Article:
Min Nyo, who worked for the Democratic Voice of Burma (DVB) in Myanmar’s Bago region, was arrested on March 3 and convicted by a military court in one of the first verdicts against media workers since military coup of February 1.
“DVB calls on the military authority to release Min Nyo immediately, as well as other journalists detained or sentenced across Myanmar,” he said Thursday.
He had been beaten by the police and was reportedly refused visits from his family, he added.
Tom Andrews, the UN Special Rapporteur on Human Rights in Myanmar, also denounced the sentence, saying: “The world cannot continue to sit quietly while the junta’s repressive machine imprisons the truth and those who risk everything to reveal it. “
In its nightly newscast, MRTV said another journalist, Yuki Kitazumi, charged under the same law as Min Nyo, had broken the law but would be released in recognition of Myanmar’s close ties with Japan.
Kitazumi, who runs a media company in Yangon, was arrested on April 19 for the second time since the coup and was the first foreign journalist charged.
Japan has been a large investor and source of technical and development assistance to Myanmar’s semi-civilian governments during the 10 years of democracy and reform that followed the end of the last era of military rule. in 2011.
Risk to life and freedom
Myanmar has been in turmoil since the coup, with the military struggling to impose order amid a wave of public anger over its overthrow of the elected government of Aung San Suu Kyi.
Many journalists are among the approximately 4,900 people arrested, according to the defense group of the Association of Political Prisoners (AAPP).
DVB is one of several news outlets whose licenses have been revoked by the military, which has restricted internet access and used deadly force to quell strikes and protests against it across the country. At least 785 people have been killed by security forces, according to AAPP figures.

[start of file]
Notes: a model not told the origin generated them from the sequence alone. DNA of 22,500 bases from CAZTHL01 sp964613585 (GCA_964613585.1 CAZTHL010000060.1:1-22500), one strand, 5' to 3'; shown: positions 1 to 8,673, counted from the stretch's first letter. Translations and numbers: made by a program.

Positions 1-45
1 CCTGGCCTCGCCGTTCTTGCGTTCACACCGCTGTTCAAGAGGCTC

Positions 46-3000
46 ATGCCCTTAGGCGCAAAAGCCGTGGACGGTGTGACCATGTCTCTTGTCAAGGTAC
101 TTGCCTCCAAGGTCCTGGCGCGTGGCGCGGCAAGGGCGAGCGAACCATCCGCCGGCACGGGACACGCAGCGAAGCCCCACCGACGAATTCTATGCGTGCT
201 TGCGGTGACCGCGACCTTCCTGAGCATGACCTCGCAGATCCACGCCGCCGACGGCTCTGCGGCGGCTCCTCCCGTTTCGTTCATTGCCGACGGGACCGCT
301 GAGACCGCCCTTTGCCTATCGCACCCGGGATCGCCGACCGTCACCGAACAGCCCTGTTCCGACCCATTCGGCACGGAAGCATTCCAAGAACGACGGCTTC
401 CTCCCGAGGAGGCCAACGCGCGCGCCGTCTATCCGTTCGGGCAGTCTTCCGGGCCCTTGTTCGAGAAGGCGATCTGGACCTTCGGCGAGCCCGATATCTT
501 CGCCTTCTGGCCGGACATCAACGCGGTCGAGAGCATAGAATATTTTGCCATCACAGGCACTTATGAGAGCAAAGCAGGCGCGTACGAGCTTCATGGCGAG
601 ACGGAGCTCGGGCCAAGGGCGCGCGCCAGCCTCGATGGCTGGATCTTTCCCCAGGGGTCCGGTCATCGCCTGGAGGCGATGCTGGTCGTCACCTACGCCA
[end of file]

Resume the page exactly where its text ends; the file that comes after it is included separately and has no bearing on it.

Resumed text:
Three of DVB’s journalists were arrested this week in northern Thailand for illegal entry after fleeing Myanmar. Human rights groups pleaded with Thailand not to deport them.
Emerlynne Gil, Amnesty International’s deputy regional director, said journalism had indeed been criminalized by the Burmese generals.
“They are risking their lives and their freedom to shed light on the abuses of the army. The military authorities are ruthless, determined to crush dissent by silencing those who seek to expose their crimes, ”Gil said in a statement.
Resistance to the army has intensified in recent weeks, with the resumption of hostilities between the army and several ethnic minority armies, deadly attacks on army-appointed administrators and ambushes by police and soldiers. by militias calling themselves the People’s Defense Forces.
MRTV announced on Thursday that martial law had been declared due to the unrest in Mindut, northwestern Chin state. Resistance groups there claim that there has been heavy fighting between armed civilians and government military troops.
Meanwhile, protests continue across the country on Friday, with protesters on motorcycles taking to the streets of Mogaung in Kachin state and dozens of protesters marching through Mandalay despite threats of heavy military repression.
Candlelight strikes by students also took place Thursday evening in Mingaladon, north of Yangon, the country’s largest city and economic center.